An extra year of LEO data shows the impact of graduate background on earnings

However much ministers and commentators like to assume graduate earnings link to subject of study and provider, your background still has a significant issue on what you earn. David Kernohan plots the data.

We’ll almost certainly never see a LEO release that covers all of the known non-subject non-provider characteristics that affect graduate salary.

As a reminder, previous releases have demonstrated that the following characteristics have a statistically significant impact:

  • Subject area
  • Provider
  • Sex
  • Prior attainment/background
  • Current region of residence

We don’t get anything on providers today – others are present and correct, but there are simply not enough data points to offer a look across all of these aspects for graduates who attended an English provider. It’s an odd headline finding, but if you take one thing away from this release, take:

it’s not possible to safely use LEO in policymaking (though it remains an interesting research dataset)”

What’s new

There is, however, an extra tax year of data. For most (but not all) splits you can look at graduates one, three, five, and ten years after graduation for tax years between 2014-15 and 2017-18. Current region of residence makes a long heralded entry – but the only splits available are by sex and subject. And there’s more detail on the ethnicity of graduates – when you get down to the fine grained details you struggle with very low numbers, but it is good to have it in there.

We also see data for international students, but only where they have a national insurance number and worked in the UK at that point. The accompanying report does compare UK, EU, and non-EU graduate earnings – but there are a number of caveats that need to be applied to the finding that non-EU graduates tend to earn more when working in the UK.

The four years of UK domiciled data shows evidence of an increase in nominal graduate earnings at one, three, five, and ten years across most the four tax years. However, these are not increases in “real” (inflation-adjusted, using CPI) earnings salaries have dropped over the four year period for all but those one year out of university.

Before you get to writing a comment piece for a broadsheet on that last one be aware that the differences are slight (in most cases less than £1,000) and refer to median earnings not the earnings of any individual graduate. The “real” earnings fall is due to price rises, not a decrease in the attractiveness of graduates as employees.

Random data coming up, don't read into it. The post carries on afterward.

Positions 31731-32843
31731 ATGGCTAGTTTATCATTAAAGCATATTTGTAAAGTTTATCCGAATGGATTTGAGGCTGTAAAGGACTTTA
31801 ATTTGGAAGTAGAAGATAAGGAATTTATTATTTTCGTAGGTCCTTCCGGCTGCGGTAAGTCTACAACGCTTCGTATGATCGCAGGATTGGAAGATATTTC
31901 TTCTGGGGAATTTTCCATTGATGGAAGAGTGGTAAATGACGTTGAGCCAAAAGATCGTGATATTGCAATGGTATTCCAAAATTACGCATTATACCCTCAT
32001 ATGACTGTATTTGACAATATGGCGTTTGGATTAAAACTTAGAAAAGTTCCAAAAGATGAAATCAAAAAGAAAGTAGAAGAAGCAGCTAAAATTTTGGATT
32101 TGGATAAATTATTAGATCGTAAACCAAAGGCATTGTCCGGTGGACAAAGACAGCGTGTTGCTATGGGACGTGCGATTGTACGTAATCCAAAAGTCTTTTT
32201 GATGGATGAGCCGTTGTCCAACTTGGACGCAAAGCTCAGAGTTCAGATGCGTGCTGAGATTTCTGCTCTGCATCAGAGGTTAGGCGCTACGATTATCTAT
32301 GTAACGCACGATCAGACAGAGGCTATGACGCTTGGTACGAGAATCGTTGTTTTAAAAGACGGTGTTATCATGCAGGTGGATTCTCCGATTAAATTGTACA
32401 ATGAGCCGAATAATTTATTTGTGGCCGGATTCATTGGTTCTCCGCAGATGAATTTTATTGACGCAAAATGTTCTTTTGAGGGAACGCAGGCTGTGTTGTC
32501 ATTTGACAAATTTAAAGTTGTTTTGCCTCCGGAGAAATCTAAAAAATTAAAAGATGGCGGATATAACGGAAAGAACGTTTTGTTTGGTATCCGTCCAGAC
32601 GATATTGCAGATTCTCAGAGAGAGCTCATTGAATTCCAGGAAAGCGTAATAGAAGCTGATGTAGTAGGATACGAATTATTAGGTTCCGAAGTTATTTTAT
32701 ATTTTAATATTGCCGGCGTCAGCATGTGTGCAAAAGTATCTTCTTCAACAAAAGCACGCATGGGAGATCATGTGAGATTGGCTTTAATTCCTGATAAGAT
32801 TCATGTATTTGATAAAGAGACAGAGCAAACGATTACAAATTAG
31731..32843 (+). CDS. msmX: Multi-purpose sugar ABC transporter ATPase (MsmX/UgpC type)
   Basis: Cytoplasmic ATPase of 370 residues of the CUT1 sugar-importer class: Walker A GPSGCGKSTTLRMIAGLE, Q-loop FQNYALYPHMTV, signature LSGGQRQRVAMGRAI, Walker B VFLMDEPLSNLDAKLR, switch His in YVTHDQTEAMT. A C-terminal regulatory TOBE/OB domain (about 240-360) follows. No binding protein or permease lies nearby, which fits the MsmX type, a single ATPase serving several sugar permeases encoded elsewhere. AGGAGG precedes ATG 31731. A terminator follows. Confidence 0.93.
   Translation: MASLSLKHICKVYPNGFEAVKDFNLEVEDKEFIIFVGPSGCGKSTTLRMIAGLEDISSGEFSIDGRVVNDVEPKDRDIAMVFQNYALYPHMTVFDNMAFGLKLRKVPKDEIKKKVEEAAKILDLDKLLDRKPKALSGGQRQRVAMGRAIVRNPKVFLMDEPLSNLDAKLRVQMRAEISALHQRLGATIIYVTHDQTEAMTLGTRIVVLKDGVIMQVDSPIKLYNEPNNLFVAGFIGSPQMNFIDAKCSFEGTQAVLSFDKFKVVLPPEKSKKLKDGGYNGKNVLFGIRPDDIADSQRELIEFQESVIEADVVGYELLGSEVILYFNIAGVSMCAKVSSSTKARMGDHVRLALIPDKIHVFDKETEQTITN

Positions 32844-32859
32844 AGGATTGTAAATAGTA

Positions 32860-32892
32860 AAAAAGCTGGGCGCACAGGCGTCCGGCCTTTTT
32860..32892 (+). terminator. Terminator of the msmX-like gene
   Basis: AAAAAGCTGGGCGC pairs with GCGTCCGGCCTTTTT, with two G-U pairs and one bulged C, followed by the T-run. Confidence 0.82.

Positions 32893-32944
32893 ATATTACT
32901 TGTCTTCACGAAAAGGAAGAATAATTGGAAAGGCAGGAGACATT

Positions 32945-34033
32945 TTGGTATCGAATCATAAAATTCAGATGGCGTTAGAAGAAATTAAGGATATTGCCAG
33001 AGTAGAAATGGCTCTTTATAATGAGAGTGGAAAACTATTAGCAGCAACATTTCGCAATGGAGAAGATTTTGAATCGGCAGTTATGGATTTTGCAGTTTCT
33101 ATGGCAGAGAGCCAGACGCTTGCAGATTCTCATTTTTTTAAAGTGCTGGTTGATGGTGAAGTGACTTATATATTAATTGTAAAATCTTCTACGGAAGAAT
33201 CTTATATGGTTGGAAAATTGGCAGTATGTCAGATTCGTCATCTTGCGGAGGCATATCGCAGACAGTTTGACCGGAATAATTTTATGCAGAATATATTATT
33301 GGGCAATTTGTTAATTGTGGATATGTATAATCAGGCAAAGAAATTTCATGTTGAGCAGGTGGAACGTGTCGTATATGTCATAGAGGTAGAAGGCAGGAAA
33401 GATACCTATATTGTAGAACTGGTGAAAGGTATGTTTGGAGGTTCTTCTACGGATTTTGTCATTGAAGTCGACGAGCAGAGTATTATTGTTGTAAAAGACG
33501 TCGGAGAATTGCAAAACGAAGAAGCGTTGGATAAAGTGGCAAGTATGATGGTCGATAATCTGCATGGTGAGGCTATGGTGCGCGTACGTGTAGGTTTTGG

Subjects and prior qualifications

Looking at earnings by subject through the lens of prior attainment is interesting – sadly we can’t split by sex here so do bear in mind the effects of the somehow-still-a-thing-in-2020 lower rates of pay for women in many sectors.

Everyone knows that economics and medicine are the big earnings winners in these charts – but if you have less impressive A levels or equivalents you may want to look into architecture, engineering, mathematics, and computing too for earnings potential over those five years. If you entered university with a BTEC, you’d have earned more your first year after graduation in nursing.

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Background still matters

It’s not something this report particularly dwells on, but your non-academic life before university matters for a good while afterwards – in terms of your earning potential, at least. As a very simple example, those with the “free school meals” marker (meaning that parental income dropped below the threshold at some point) still see a substantial salary impact five years on. Here you can split by sex (no real difference) for up to five years after graduation.

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The number of graduates in the local area has a lasting impact too. The POLAR3 quintile you were in when you applied is a decent predictor of your salary right through to 10 years after you graduate – those in POLAR3 Q1 earn £2,000 – £3,000 less than their peers by this point.

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And it is less obvious, but you are more likely to live at home while you study if you are from a disadvantaged background – which explains the gap between those who lived “at home” and “lived elsewhere” while studying, a decade on. Here, the gap appears to be growing over time.


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A note on ethnicity

One of the best uses of LEO data is to demonstrate how terrible the UK job market is. There is no reason Black graduates should reliably earn less than their peers where data exists at any point after graduation, but the gap persists over a decade.

We get three ethnicity splits in this release – including a detailed one, which is commendable but does tend to produce the kind of very small numbers that lead to statistical concerns. I’ve plotted instead the top level categories version that includes Chinese as an ethnicity. Again the numbers are small, but Chinese students tend to be among the higher earners.

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Other data

I’ve also plotted – for the keen – a way into all the data (with the exception of the detailed ethnicity stuff for the reasons detailed above) that you can get to on tableau. I usually build these to help me understand the way the data is set out – with some people having more time on their hands at the moment I thought I’d leave it live for the keen.

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